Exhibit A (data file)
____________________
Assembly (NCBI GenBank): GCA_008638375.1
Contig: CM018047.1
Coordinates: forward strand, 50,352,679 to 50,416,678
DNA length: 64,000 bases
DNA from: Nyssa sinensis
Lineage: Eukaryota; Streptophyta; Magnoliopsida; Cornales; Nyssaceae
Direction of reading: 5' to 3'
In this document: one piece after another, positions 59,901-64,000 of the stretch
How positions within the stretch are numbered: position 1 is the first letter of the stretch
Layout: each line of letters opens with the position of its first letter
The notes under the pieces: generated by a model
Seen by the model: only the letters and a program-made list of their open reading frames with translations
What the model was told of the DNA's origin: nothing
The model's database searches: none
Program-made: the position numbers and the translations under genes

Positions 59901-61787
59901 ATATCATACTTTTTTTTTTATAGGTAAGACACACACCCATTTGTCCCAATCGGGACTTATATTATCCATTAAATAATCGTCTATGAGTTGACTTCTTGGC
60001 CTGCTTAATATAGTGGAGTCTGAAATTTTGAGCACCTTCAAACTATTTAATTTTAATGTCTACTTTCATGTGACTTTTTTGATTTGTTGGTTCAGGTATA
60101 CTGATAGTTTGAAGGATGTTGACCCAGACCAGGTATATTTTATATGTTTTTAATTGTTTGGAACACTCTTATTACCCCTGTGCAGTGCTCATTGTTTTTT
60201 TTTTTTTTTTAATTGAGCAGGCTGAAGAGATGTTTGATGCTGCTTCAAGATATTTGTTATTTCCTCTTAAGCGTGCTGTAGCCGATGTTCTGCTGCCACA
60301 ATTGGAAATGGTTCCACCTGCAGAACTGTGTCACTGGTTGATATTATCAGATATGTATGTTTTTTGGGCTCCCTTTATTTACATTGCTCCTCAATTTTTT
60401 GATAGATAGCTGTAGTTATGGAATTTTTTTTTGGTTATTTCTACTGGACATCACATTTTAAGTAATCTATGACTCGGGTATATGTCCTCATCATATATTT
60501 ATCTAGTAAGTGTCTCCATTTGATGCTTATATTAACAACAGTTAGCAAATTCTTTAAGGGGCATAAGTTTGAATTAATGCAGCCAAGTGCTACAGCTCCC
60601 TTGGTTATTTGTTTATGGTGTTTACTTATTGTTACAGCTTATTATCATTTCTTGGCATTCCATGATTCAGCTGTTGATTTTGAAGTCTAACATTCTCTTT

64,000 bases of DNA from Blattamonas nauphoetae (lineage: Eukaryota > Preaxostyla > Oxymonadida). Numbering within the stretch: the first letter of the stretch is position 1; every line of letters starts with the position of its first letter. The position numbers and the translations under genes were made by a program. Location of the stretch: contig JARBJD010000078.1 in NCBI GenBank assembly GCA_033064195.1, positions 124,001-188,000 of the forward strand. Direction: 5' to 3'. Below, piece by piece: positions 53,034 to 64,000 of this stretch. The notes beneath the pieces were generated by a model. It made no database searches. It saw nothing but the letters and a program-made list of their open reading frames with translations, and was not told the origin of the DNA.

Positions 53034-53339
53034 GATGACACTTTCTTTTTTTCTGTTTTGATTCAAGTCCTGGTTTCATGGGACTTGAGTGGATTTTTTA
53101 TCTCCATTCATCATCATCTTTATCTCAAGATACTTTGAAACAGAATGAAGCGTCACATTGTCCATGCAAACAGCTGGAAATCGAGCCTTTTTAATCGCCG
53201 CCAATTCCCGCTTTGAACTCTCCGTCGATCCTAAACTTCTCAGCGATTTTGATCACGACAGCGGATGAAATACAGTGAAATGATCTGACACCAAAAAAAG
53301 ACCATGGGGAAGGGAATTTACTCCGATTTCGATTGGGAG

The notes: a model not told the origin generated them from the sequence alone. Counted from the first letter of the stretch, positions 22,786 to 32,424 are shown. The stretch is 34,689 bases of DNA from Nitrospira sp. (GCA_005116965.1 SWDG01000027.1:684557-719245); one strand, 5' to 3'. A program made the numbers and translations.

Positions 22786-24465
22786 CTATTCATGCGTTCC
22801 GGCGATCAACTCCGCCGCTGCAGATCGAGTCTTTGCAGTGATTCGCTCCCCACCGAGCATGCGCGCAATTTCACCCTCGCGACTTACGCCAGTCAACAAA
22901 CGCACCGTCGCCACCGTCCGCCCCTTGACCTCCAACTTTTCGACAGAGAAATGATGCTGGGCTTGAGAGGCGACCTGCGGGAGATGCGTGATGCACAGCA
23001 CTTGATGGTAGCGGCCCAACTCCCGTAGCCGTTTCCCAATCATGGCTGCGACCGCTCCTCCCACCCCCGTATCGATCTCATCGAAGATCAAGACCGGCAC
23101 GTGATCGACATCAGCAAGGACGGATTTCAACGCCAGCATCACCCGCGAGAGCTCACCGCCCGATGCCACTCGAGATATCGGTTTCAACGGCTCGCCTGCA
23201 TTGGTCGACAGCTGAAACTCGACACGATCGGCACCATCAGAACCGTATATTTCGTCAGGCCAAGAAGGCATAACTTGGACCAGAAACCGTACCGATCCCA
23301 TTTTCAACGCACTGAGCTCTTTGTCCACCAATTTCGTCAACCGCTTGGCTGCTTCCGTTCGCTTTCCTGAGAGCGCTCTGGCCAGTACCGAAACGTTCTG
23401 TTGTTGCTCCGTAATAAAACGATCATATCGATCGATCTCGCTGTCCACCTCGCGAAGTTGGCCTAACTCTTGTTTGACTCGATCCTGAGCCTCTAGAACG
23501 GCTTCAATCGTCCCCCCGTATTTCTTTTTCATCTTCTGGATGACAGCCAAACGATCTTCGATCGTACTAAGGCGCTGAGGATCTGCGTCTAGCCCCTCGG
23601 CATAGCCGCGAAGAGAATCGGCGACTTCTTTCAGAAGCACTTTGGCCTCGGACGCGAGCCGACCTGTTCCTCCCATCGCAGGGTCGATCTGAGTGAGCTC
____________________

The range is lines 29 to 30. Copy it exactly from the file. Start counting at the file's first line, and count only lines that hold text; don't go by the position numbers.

53201 CCAATTCCCGCTTTGAACTCTCCGTCGATCCTAAACTTCTCAGCGATTTTGATCACGACAGCGGATGAAATACAGTGAAATGATCTGACACCAAAAAAAG
53301 ACCATGGGGAAGGGAATTTACTCCGATTTCGATTGGGAG